You'll spend a great deal of your time exploring dungeons, fortifications and caverns in time-honoured isometric style, filling your packs with gear and consumables, ferreting out hidden doors, disarming traps, picking locks and engaging in strong turn-based combat. It's strategic without being overwhelming, with multiple options to debilitate, disable or even verbally talk down enemies depending on the situation and your spellset.
Primitive graphics also mask hidden depths once you get your eye in, as items are individually represented on floors and tables, meaning that a discarded dagger or discoloured wall brick might unlock exciting new opportunities for advancement. Personally speaking, I actually adore the art style, despite the fact that it's remained largely unchanged over the preceding years.
What feels fresh and new despite its age, however, is the campaign structure. Avernum 2 may start out in fairly familiar fashion, but after finding your feet and adventuring for a fair few hours, you'll find yourself embarking on a harrowing river cruise through uncharted territory to make contact with an alien race. Think Apocalypse Now, only set in the Underdark. This change of pace switches up the way you approach exploration, pushing your party and strategy to the limit.
River jaunt complete, Avernum 2 then reveals yet another pleasant surprise. Your horizons are summarily blown open with the option to partake in three absolutely massive non-linear "game-winning quests," all of which include multiple sub-objectives with their own rewards and advancement. Whether you're into reclamation, sabotage or assassination, you're given a sense of freedom, of being able to fight back against the ravening surface-dwellers on your terms. Naturally replay value is also increased threefold!
It's sensational. Now it's time for a good old moan about the interface, because Vogel has his formula and I have mine.
Things have improved. The skills bar is easy to operate and versatile and gameplay flow is slicker, but familiar foibles remain after years of criticism. Text size is still too small at high resolutions even when enlarged on the options screen, quests still don't update when you've completed their conditions (meaning that you'll have to keep track of progress yourself, remember to keep a notepad handy!), while the junk bag forces you tab through all of your stashed items before being able to put new objects into it. Sadly, though, the biggest issue once again lies with the menus, in that you can open them with a hotkey but can't close them by pressing the same hotkey again! You can't even open a different menu until you back out with the Escape key.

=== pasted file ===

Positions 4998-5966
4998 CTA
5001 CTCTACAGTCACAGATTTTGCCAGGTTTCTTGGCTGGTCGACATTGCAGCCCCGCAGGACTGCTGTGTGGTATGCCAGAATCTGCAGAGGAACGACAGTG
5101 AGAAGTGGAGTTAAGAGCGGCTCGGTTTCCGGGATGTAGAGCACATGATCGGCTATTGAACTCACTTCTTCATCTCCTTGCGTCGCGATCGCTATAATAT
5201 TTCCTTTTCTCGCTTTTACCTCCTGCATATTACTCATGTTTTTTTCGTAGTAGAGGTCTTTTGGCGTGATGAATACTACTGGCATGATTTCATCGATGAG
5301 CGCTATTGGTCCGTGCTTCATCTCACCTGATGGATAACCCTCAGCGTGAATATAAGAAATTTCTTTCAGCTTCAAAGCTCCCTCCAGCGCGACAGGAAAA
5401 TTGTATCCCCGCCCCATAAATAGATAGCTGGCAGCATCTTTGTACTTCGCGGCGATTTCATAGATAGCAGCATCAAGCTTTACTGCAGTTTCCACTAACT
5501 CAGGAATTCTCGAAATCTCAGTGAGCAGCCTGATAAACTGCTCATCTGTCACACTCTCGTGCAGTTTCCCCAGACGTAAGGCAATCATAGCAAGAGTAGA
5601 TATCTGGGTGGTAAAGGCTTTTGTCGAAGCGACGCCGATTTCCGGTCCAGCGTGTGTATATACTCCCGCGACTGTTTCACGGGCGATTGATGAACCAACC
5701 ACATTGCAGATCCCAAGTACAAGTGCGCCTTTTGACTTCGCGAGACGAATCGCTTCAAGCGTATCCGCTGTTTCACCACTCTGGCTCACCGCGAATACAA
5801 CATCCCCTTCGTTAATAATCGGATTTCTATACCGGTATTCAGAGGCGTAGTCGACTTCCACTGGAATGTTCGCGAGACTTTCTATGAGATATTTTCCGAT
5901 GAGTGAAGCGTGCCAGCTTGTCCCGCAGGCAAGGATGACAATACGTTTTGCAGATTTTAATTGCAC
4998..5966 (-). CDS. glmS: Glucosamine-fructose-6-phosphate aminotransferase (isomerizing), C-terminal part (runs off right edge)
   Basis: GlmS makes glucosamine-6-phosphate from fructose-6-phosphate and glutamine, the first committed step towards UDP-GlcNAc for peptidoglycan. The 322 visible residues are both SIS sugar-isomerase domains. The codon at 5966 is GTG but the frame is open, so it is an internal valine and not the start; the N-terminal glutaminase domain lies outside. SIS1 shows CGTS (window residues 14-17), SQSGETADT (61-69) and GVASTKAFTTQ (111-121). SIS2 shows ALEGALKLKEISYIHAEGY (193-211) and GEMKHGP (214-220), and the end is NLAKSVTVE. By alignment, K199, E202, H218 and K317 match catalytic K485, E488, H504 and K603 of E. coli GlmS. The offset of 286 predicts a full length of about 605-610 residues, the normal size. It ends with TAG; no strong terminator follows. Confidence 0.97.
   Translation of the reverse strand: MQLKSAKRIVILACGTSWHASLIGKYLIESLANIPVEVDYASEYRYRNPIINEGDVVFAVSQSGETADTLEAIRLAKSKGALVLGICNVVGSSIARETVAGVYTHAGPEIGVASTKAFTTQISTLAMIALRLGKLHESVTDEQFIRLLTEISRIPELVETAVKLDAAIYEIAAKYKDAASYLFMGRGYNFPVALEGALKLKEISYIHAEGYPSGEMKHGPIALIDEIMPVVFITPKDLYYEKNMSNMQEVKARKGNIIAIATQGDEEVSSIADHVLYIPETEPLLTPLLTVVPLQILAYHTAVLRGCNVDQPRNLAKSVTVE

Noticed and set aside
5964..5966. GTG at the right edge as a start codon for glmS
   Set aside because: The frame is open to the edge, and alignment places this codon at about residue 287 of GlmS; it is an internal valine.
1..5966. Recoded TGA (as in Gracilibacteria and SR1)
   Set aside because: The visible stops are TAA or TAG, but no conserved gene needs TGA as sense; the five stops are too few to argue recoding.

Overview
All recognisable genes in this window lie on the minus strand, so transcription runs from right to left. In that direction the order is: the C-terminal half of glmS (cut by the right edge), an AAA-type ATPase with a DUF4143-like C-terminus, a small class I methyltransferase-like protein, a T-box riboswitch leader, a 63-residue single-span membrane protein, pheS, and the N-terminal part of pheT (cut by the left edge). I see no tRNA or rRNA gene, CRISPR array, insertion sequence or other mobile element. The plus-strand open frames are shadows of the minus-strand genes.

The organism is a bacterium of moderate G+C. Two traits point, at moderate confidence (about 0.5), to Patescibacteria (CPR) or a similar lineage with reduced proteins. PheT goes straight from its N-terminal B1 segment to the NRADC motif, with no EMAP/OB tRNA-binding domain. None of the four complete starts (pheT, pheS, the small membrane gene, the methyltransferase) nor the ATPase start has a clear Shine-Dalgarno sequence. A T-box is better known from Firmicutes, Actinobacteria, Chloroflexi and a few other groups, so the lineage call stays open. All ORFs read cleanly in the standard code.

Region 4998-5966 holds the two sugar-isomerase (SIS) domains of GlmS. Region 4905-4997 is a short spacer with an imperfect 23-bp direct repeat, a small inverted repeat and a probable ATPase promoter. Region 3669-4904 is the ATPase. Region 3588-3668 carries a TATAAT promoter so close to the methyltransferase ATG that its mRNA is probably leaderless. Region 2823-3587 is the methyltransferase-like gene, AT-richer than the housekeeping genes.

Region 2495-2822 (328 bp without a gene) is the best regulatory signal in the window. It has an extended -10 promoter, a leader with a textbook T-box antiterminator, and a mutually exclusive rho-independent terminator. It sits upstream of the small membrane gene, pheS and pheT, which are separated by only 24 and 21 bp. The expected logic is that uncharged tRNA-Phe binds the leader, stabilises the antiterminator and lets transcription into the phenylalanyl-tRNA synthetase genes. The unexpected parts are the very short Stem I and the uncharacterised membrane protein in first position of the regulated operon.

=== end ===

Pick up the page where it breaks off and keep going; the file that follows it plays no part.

Ugh. This might be a limitation of the engine, but frankly it feels like Spiderweb are actively trolling us critics now.
But, as per usual, it's a niggling nitpick that doesn't detract from the big picture. Avernum 2 may be built on a formula, but it's a winning formula, while the remake still deviates from traditional genre structure in a number of pleasing ways. Thanks to the massively expanded amount of content, quests and enemies and a slight yet welcome graphical update versus Avadon 2, even longtime Spiderweb fans should book themselves another lengthy vacation into The Pit.
- Superbly realised world, setting and characters brought to life through exceptional writing
- Strong and versatile RPG ruleset, character creation and new Character Editor
- Countless hours of open-world adventuring, exploration and high-stakes storyline
- Exciting and well-paced campaign structure keeps you guessing, grants impressive freedom
- Menus are still clunky after years of criticism!
- Primitive sound design
- Can occasionally overwhelm and confuse - keep pen and paper handy
The Short Version: Avernum 2: Crystal Souls is an enormous, expansive and peerlessly written RPG that succeeds both on the strength of its world and its innovative campaign structure. So long as you're willing to read and exercise a little imagination, that is. Spiderweb have refined their winning formula over the last two decades and the result is pure roleplaying quality.
8 – GREAT: Great games typically provide competent production values with a degree of innovation, personality and soul that's sometimes absent in titles that score lower. Or even just exceptional raw value on top of competent execution. There'll usually be a little something to stop games like these from reaching the very top - innovative but slightly flawed, fun but not groundbreaking - however you can buy games that score 8/10 with confidence.
Platforms: PC (reviewed), iPad version incoming
Developer: Spiderweb Software